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Polynesia Studies - 3rd year


A survey of the social, political, and cultural history of the major island groups from Eastern and Western Polynesia. The course will examine the formation of the islands, the relationship of the natural environment to culture, the history of Polynesian navigation and the peopling of Polynesia, Western exploration and early commerce in the Pacific, and a comparative look at features of pre-contact Polynesian cultures such as lifestyle, religion, politics, art, and music. The course will address issues involving post-contact and de-colonization. Theoretical and experiential approaches will be included.




Objectives:

By the end of the course, the students will be able to:

1. Identify and explain the geography and natural environment of Polynesia and the relationship between the Polynesian lifestyle and physical features, flora, and fauna of the area;

2. Explain the history of hypotheses on the peopling of the Pacific and evaluate the evidence supporting them;

3. Explain the basic methods of Polynesian navigation;

4. Evaluate, by comparing and contrasting, features of the major cultures that make up Polynesia;

5. Appraise important events in the history of European contact and colonization of the Pacific, as well as decolonization;

6. Identify and evaluate Polynesian values and compare and contrast them with values of other cultures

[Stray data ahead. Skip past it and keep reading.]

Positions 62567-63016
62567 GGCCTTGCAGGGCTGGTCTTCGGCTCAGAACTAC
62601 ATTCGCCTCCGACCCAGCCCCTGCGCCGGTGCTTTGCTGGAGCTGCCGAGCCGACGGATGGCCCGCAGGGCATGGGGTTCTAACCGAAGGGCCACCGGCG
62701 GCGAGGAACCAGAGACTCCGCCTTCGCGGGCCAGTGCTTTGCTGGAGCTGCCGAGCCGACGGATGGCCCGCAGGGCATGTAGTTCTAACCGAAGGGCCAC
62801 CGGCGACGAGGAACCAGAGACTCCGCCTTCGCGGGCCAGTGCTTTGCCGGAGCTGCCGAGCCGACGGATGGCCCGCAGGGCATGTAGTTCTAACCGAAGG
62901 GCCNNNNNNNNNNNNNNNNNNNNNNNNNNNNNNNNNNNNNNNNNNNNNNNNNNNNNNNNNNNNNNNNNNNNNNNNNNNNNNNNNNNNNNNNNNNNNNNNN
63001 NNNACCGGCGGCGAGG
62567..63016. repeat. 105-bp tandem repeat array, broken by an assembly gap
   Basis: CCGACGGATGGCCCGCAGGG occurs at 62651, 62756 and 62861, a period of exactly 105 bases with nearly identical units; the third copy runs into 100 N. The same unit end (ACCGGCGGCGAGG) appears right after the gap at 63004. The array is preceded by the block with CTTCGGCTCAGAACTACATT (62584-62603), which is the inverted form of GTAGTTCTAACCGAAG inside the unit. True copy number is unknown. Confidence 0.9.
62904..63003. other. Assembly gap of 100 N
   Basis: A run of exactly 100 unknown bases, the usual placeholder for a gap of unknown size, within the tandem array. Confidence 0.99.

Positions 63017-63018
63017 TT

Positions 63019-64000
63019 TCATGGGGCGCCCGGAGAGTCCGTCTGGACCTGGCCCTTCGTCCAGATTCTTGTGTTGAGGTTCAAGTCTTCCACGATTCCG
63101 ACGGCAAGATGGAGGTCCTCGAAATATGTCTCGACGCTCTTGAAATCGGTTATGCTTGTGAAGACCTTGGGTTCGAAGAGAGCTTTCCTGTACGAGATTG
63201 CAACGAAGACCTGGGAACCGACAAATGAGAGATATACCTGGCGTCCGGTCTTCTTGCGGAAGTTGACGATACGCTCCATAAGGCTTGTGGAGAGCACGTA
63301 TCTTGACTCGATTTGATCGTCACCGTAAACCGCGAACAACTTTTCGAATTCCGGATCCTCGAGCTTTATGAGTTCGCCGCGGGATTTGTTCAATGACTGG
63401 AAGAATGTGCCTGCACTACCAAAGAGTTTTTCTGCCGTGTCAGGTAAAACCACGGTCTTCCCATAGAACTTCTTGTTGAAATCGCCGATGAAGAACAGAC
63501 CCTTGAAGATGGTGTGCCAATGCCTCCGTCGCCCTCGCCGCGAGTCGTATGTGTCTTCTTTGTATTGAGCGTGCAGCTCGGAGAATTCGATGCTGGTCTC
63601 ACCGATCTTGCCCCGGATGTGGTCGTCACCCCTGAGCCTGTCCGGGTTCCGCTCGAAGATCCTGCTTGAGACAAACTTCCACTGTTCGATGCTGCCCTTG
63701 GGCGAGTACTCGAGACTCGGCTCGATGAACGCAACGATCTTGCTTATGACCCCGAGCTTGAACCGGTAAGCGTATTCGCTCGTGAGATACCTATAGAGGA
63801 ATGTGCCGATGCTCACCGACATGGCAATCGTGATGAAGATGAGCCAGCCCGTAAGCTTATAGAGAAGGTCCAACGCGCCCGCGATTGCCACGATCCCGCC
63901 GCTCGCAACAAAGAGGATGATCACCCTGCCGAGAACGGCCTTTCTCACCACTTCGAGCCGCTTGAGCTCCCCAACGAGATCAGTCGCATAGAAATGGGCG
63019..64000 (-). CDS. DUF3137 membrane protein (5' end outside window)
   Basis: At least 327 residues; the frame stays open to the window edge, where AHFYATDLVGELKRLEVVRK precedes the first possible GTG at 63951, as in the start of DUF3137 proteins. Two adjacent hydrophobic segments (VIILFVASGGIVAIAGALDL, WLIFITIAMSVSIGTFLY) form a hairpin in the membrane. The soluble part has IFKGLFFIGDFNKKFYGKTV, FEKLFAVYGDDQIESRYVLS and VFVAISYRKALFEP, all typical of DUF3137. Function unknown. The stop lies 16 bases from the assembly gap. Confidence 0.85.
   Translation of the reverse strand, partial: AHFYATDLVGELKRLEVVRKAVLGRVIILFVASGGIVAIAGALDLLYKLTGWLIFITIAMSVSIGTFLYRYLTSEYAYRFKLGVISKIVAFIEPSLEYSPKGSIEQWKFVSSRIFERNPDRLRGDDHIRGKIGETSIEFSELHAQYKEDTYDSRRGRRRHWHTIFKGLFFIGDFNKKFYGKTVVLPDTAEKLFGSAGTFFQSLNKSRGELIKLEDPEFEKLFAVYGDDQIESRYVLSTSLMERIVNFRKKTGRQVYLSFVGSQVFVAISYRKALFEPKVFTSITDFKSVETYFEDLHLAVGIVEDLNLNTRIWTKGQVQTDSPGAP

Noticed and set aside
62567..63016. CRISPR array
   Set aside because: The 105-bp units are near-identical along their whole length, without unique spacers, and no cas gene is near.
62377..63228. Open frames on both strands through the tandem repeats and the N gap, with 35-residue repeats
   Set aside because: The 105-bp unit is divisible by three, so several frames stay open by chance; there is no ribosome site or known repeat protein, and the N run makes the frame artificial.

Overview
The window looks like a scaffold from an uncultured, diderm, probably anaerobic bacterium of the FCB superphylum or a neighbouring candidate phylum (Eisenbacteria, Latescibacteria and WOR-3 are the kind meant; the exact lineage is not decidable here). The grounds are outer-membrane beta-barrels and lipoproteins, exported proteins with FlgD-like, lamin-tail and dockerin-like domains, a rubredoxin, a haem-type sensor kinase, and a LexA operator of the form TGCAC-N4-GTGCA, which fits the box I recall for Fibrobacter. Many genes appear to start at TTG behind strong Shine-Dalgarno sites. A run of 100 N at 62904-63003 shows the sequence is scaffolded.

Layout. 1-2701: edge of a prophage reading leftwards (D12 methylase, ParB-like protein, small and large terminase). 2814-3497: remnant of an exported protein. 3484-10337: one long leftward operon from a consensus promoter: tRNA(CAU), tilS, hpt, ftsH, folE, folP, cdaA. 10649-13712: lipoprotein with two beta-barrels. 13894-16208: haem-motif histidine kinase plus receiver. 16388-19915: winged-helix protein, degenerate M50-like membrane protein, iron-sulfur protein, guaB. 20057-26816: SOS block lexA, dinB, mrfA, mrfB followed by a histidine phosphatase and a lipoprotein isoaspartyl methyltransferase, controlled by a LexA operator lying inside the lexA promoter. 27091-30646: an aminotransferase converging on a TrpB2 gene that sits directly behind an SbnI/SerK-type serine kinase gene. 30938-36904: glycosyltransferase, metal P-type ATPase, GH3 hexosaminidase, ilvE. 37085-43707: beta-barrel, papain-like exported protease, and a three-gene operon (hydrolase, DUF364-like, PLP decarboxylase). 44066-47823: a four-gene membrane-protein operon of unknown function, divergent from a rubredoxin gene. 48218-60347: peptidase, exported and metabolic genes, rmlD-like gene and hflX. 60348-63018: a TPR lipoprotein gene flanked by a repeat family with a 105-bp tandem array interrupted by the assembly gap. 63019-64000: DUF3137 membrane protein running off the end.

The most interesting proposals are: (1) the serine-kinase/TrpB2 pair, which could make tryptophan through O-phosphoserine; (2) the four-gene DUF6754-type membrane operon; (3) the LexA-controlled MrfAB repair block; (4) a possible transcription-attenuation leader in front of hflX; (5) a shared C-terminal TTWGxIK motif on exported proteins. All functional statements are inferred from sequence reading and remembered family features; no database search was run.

7. Plan his/her own research and produce a research paper through library work and basic data analyses.


Topics:

This course will present an overview of the history of Polynesia. Topics will include, but not be limited to, the following:

1. Basic Pacific Geology and Geography

a. Coral
b. Tropical Pacific Weather and Climate

2. The Peopling of the Pacific

a. Migration
b. Navigation and Canoe Technology
c. Pre-Contact Lifestyle

3. Post-Contact History and Development

a. Explorers
b. Outsiders
c. Colonialism in the Pacific
d. De-colonization

4. The Island Cultures of Polynesia

a. Samoa
b. Cook Islands
c. Tonga
d. French Polynesia
e. Rapa Nui
f. Hawaii
g. The Maori of New Zealand

5. Topics may also include

a. Values, Languages, and Lifestyles
b. Contemporary Issues


Method of Instruction:

1. Lecture

2. Discussion

3. Small group activities and projects

4. Role playing

5. Audio visual

6. Research projects

Types of Assignments:

1. Reading assignments from textbook and supplementary articles

2. Discussion (oral and written) based on reading and lectures

3. Short papers

4. Taking notes from reading and lectures

5. Library research in preparation for term papers or projects

6. Term papers or individual projects

7. Small group presentations

8. Final oral presentation


Sample Text:

1. Ridgell, Reilly. Pacific Nations and Territories: The Islands of Micronesia, Melanesia, and Polynesia. 4th ed. Honolulu: Bess Press, 2006.